Why aren’t there more minority tech entrepreneurs:
Education. This isn’t to say there aren’t enough smart and talented minorities, but computer engineering is a skill that you can’t pick up (adeptly) while in college. Some can, but the outlier will not. If you read Outliers, by Malcolm Gladwell, those that are overwhelming successes require 10,000 hours. In the book, Malcom Gladwell highlights Bill Gates and the Bill Joy’s of the world that founded some of the most successful companies of all time. Each was raised at the perfect time, at the perfect place, with the perfect resources at their disposal. If you read the biography of Steve Jobs, Steve Jobs developed his love for electronics at an early age from his father (a mechanic and craftsman) and experimenting with various technologies by virtue of living in Mountain View. His neighbors were all doing something cool and interesting, and he was inspired by some of the platforms they were building. This phenomena isn’t something most minorities are privileged to. Steve Wozniak (Steve Jobs’ co-founder with Apple), had a father who graduated from Cal Tech, was an engineer at a large corporation. In Steve Jobs’ biography, he remarked how Steve Wozniak was the only person he had ever met who knew more about electronics than him. Most minorities aren’t given this educational environment to cultivate these sort of skills. Although these comparisons are similar along socio-economic lines, most research points to the fact that historically, “high-achieving”minorities disproportionally pursue careers in medicine and law, compared to engineering (especially computer engineering). How many of us have fathers, brother-in-law, neighbors, and friends who would have exposed us to those opportunities? And if anyone should have had those experiences, it would have been me. I attended The University of Chicago Lab Schools, which is far from representative of the educational and social experiences of most minorities in America. With the 21st Century Youth Project, our mission is to engage and expose these students to these avenues as early as possible, so they can potentially develop a love for programming, and unite them with like-minded individuals that created the lifelong bond shared by Steve Wozniak and Steve Jobs. Working with some school systems, it’s baffling to me how schools are slow to adopt our program, something that’s free for students and school districts alike. With minorities adopting smartphones at the fastest rates, wouldn’t it only make sense to instruct us to create for the platforms we consume?
Funding. This is a real touchy subject. Mike Arrington said he doesn’t know any black entrepreneurs because he doesn’t come across many. Why would he? Techcrunch is a technology blog that covers high growth startups, and getting funding is a surefire way to get coverage. To attend any of his conferences, the pricetag can exceed $2,000, cost-prohibitive in many capacities. Typical attendees of those elite conferences are venture capitalists, portfolio companies of Venture Capital firms, Venture Capitalists, and those that are serial entrepreneurs. How many of those folks include minorities? You don’t need a Venn diagram to get the point. According to CB Insights, 1% of venture capital raised in the first half of last year were from African-American and Latino tech leaders. Mitch Kapor, founder of the Lotus 1-2-3 software describes it as “pattern matching” where investors look at data sets of where the successes come from (Computer Science grads from Stanford), and only invest in that trend. Obviously, you don’t need to know that the average compsci grad from Stanford isn’t black or latino. It’s the same reason why me-too start-ups get funded in droves such as the explosion in funding in video sharing startups during the day when YouTube was founded. VCs double-down on an industry or a class, and that sort of selective bias accounts for a portion of why minorities never get to the table to discuss term-sheets..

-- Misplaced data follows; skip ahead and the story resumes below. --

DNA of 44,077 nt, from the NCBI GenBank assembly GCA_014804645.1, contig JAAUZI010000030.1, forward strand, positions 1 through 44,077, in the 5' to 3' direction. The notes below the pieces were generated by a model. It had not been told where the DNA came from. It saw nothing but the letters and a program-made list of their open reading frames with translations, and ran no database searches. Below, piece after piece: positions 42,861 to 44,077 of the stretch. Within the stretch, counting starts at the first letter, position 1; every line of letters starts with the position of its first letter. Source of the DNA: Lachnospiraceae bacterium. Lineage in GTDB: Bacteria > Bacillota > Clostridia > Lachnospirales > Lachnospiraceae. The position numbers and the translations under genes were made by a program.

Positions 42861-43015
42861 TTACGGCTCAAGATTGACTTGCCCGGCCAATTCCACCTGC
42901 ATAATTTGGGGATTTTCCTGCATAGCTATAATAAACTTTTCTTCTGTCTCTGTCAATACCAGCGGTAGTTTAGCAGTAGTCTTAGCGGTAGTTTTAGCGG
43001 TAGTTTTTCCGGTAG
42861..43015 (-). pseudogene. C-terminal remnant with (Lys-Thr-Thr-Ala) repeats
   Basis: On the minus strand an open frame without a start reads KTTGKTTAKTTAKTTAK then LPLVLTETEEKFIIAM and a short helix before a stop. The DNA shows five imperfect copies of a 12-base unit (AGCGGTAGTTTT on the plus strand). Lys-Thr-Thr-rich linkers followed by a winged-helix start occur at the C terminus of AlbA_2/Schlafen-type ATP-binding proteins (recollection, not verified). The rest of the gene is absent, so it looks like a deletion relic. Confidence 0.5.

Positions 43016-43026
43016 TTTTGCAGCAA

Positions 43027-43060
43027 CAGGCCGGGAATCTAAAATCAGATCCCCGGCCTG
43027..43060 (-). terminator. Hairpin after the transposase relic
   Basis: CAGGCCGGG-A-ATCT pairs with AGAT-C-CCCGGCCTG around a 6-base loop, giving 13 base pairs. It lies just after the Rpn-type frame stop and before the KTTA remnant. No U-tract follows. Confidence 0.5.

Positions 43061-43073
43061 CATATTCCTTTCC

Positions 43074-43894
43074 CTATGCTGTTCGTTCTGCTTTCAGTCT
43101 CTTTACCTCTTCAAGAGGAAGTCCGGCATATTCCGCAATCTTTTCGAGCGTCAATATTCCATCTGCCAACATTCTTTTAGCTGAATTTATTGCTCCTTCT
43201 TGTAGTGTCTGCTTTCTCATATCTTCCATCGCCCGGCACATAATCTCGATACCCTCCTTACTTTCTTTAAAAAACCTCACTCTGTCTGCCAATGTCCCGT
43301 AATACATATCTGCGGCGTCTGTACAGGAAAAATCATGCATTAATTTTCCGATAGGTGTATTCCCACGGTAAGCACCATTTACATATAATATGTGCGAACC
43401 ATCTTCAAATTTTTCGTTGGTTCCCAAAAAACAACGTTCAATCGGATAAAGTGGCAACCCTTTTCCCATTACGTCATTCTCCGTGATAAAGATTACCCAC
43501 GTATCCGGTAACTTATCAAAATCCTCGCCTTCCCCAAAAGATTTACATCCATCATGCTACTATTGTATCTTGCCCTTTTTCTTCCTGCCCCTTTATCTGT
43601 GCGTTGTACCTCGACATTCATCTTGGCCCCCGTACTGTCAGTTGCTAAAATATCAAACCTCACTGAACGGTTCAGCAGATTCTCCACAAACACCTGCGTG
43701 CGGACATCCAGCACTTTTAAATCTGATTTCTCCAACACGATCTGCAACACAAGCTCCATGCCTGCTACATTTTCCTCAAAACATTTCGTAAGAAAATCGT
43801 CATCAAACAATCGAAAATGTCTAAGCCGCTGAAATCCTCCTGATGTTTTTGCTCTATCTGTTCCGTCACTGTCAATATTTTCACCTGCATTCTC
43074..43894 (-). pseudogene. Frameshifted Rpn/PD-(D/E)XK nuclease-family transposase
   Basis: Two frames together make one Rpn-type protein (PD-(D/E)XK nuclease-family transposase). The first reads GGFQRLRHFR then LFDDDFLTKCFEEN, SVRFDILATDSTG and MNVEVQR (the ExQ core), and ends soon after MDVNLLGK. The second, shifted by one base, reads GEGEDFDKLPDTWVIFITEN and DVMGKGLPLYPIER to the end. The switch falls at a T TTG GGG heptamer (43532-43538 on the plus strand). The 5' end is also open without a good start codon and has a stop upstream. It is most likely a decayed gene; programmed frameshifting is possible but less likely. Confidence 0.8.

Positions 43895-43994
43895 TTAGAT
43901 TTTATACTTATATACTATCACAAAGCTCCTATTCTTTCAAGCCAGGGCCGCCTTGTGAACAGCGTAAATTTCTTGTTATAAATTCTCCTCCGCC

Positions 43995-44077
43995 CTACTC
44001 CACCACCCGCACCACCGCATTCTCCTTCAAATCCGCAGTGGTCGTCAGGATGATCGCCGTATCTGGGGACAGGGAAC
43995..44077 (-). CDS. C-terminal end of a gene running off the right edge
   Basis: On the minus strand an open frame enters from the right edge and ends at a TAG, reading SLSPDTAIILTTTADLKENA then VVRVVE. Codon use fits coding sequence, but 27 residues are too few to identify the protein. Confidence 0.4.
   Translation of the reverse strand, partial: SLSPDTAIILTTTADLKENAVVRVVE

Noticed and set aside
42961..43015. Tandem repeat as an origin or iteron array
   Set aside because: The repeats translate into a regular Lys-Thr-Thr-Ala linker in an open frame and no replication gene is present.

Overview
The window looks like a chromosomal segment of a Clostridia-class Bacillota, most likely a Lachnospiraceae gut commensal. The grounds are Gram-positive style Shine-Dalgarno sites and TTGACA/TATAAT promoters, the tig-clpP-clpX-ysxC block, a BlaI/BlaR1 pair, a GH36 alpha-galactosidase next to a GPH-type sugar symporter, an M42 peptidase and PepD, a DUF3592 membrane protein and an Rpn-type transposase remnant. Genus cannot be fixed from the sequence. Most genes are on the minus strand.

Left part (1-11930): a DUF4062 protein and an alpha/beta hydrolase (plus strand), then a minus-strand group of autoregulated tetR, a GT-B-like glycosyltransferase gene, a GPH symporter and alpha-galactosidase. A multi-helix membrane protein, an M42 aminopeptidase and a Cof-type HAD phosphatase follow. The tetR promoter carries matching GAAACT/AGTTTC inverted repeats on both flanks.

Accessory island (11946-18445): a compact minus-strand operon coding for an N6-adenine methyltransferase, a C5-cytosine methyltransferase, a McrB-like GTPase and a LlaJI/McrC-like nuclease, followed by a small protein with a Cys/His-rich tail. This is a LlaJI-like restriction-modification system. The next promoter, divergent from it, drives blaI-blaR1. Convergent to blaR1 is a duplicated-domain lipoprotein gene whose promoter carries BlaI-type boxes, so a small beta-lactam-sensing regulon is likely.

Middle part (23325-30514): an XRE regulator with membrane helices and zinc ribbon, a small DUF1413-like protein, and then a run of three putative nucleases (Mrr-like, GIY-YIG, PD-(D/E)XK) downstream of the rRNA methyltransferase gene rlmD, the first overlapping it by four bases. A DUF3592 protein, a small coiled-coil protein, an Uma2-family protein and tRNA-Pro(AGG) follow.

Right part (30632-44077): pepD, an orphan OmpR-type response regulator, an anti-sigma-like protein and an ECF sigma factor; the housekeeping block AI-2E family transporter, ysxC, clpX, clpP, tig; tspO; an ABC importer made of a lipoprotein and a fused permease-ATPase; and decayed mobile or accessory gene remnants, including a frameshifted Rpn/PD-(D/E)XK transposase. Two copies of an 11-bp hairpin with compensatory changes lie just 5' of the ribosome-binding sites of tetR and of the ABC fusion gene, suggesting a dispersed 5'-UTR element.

“African-American candidates are much more likely not to match the pattern,” said Kapor. “To recognize the truth is to accept that the winners at the top did so through a rigged game.”
Another practice in the Venture Capital community is the need for a referred lead into a meeting with a venture capitalist. They rarely, if ever, accept cold-calls or solicitations, and they use their close network of professionals to source leads for them. As with any herd mentality, you hang with people that are like you, of the same class, from the same backgrounds and any investor will tell you that you tend to invest with your heart first, and then with your mind. I have yet to meet a black or latino venture capitalist, and I have yet to read about a female venture capitalist. I’ve had several venture capital meetings because I am fortunate enough to fit the mold just for a meeting, attended top-tier institutions, and referred by my MBA professor from Northwestern. Although those meetings weren’t successful, what if I didn’t attend University of Chicago or Northwestern University? Would I have had those meetings?